The more cluster storage nodes, the lower the business availability

Note:
This topic has been translated from a Chinese forum by GPT and might contain errors.

Original topic: 集群存储节点越多, 业务可用性越低

| username: in-han

There is an article about the storage architecture of TiKV, which discusses the issue of multi-group raft mode. In this mode, regions are evenly distributed across the cluster, and the larger the cluster, the higher the possibility of data loss (for example, losing data when two TiKV nodes fail simultaneously in a three-replica setup).

It emphasizes two points:

  1. Data availability != business availability. For example, losing 20% of the data may have a far greater impact on business than 20%. If a business process involves 5 keys, the impact on business availability is 80% ^ 6 = 20%. The impact is even greater for relational databases.
  2. It implies that typical data distribution methods in the industry, such as TiDB and Oceanbase, are toy-level projects (especially in large-scale clusters).

My question is, since TiKV regions are randomly distributed, if deploying a large cluster, will there be an issue of overall availability reduction? Is there any plan to address this?

| username: zhanggame1 | Original post link

For TiDB, if the data is indeed very important, you can consider increasing the number of replicas from 3 to 5 to improve availability. The number of replicas can be increased for the entire cluster, or you can use Placement Rules in SQL to flexibly specify the number of replicas for a particular table and their locations.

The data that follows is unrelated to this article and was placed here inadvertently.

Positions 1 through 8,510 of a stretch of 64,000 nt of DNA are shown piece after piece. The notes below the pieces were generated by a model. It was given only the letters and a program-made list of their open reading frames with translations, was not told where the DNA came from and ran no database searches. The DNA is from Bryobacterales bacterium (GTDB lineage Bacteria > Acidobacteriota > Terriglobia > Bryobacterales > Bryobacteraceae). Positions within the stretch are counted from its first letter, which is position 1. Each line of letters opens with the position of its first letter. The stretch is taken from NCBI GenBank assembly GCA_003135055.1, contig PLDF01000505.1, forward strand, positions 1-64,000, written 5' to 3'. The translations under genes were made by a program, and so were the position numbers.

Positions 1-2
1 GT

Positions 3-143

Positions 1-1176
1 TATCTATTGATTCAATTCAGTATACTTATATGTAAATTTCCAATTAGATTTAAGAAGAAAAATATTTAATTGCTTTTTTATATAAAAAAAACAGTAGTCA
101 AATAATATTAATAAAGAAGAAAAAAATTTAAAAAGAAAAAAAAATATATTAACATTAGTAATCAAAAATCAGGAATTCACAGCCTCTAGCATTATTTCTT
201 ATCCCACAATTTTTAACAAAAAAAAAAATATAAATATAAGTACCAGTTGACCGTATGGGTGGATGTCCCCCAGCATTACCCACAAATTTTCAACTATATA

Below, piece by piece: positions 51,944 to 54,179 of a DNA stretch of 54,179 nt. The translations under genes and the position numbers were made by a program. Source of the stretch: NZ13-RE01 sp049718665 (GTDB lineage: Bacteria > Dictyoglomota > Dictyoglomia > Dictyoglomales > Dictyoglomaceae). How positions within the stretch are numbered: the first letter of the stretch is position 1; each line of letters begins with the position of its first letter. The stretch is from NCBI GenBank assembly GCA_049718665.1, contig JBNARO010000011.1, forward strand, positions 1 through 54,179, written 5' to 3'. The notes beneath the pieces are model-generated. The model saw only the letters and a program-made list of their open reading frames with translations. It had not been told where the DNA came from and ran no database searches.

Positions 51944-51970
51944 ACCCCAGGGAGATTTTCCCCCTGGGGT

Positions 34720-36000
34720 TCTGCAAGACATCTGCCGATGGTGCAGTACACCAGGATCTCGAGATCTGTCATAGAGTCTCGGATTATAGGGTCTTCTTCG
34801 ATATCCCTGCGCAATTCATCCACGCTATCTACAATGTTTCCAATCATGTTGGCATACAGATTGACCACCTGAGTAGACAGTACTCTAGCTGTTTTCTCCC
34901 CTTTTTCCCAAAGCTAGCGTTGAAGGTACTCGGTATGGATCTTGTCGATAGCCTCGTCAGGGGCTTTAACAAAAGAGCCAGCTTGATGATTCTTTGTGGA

Regarding the issue that the larger the cluster size, the greater the possibility of data loss, this is also mentioned in the official TiDB courses.

| username: xfworld | Original post link

The planning depends on the business’s emphasis on data. The number of replicas is optional, and the number of nodes is the same. These are two trade-offs.

Additionally, the scheduling strategy described above can also meet the rule definitions for different business scenarios regarding data presence on different nodes.

If you have any doubts, it’s better to try it out in practice. It can be emphasized that even in the case of three replicas and three nodes, if two nodes fail, the data is still not lost…

At this point, effective steps are needed to activate and ensure the availability of the cluster…

| username: WinterLiu | Original post link

It should be avoidable through scheduling and replica count control, such as specifying the host for the region and increasing the number of replicas.

| username: zhanggame1 | Original post link

The Raft protocol with 3 replicas returns success when 2 writes are successful. If the third write fails and the first 2 successful writes go down, data will indeed be lost. Although recovery is possible, data consistency becomes questionable.

| username: dba-kit | Original post link

+1, but indeed, the more machines in the cluster, the higher the probability of two nodes failing simultaneously. You can only evaluate whether cost or availability is more important and decide if you need to increase the number of replicas to solve this issue. However, speaking of which, all distributed databases have this problem. Even if you don’t use a distributed database, if the data volume is really large and you use thousands of MySQL instances to form a large cluster, the probability is actually the same. No architecture can escape this.

| username: in-han | Original post link

Thank you all for your replies. The main point of the PolarDB article is about how to manage the impact range of failures in large-scale clusters. It provides an example of how, in a three-replica setup, the failure of two machines simultaneously can be handled to minimize or avoid affecting region availability.